This information is very valuable because it says to the American people that the President ignored this guidance, this advice, this information, this intelligence. So, hopefully they may change some behavior for him or those surrounding him, that his doing that was dangerous, in fact, deadly.
So, let us try to say now, let’s go forward. What do we have to do now, as we go forward, as we write the next bill, the CARES 2 bill? As we prepare for the future, I don't know that this Administration is, on the basis of any guidance they had scientifically or intelligence-wise, preparing for, if there's a vaccine that is developed, do we have the capacity to produce it in our country? Do we have the supply chain in place to have the ingredients to do that? Do we have the syringes and the vials and the rest, that could take a year to manufacture as much as we need to vaccinate everybody in our country? And do we have in place an ethical standard to fairly, fairly and equally, distribute such a vaccine?
There are things we need to be doing to meet the needs of people that I fear may be lacking from the standpoint of the Executive branch, if they're ignoring the facts as they have done.
But let us just go forward, as I say, we'll save all the review of the President's deadly behavior for an after-action review. Let's, right now, go forward.
Nicolle Wallace. You have a track record of being able to get the President to sometimes inch your way. You leave a mark. He's so angry at you, I understand, that he's not talking to you.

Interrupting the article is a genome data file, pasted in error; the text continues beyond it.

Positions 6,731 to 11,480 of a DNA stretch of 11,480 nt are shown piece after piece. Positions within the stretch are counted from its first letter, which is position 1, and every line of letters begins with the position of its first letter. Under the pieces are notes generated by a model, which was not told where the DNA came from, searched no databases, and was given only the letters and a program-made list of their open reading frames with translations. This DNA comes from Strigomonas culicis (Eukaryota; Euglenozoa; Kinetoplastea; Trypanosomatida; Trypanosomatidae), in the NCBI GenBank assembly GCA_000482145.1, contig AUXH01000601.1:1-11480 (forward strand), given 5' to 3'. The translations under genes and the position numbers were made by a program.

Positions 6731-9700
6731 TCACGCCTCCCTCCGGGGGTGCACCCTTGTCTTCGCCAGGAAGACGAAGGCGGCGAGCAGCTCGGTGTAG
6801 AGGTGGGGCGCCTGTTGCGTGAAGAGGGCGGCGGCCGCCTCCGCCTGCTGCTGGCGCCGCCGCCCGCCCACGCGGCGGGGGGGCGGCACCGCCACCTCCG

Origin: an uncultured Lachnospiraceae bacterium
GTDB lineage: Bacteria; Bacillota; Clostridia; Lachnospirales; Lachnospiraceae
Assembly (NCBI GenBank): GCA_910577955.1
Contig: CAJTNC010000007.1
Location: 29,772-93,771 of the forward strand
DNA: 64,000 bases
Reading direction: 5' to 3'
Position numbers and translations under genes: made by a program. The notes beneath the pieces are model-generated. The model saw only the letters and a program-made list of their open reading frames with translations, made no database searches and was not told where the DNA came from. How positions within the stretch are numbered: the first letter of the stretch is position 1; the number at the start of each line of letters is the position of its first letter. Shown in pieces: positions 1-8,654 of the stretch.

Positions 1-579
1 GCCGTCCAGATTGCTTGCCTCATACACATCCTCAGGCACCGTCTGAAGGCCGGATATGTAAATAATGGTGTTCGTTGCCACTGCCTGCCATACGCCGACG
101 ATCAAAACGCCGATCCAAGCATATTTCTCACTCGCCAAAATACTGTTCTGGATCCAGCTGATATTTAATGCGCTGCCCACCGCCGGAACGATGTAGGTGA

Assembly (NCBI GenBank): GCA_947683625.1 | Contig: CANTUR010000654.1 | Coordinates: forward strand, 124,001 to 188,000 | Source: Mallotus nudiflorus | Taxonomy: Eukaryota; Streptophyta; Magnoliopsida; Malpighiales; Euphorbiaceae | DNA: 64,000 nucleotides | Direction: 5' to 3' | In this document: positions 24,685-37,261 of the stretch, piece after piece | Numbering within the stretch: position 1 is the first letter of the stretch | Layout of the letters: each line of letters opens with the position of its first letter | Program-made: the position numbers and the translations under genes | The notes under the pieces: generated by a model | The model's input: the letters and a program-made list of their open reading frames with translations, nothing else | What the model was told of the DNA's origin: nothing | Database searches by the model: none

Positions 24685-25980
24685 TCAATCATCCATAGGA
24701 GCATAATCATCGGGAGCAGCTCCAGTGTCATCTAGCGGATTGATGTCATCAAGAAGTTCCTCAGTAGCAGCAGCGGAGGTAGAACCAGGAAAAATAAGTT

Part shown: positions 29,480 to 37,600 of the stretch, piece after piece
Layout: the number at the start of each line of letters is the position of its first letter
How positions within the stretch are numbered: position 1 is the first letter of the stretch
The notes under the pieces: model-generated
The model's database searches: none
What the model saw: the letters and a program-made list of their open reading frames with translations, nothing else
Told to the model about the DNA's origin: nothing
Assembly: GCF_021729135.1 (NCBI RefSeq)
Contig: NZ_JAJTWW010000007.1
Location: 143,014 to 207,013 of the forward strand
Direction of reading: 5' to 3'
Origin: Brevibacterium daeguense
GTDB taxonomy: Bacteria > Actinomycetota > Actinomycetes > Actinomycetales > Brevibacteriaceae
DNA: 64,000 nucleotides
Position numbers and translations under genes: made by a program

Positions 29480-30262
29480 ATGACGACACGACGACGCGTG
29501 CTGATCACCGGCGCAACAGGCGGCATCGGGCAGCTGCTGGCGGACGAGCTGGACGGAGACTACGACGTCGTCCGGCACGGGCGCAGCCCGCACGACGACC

But, is it worth picking up the phone and saying what you just said, ‘We need to be able to create a vaccine. We need you, Mr. President. Only you can activate the Defense Production Act.’ We need to put aside whatever baggage he still feels towards you and take this next step. And say what you just said to me, that you’ll save the after-action review, the looking behind us, until a later date.
Is it worth taking a move like that? I know he carries a lot of the blame for the acrimony in the relationship, but is it worth being the one that picks up the phone and says where can –
Speaker Pelosi. Let me – excuse me, I’m sorry. Well, let me say worth – what is the word worth. Would it change his behavior?
Has he ever said anything in the meetings that we’ve had about Dreamers, where he was going to get the job done, and then he changed his mind. What he said about infrastructure, and then he changed his mind. What he said about guns, and then he changed his mind.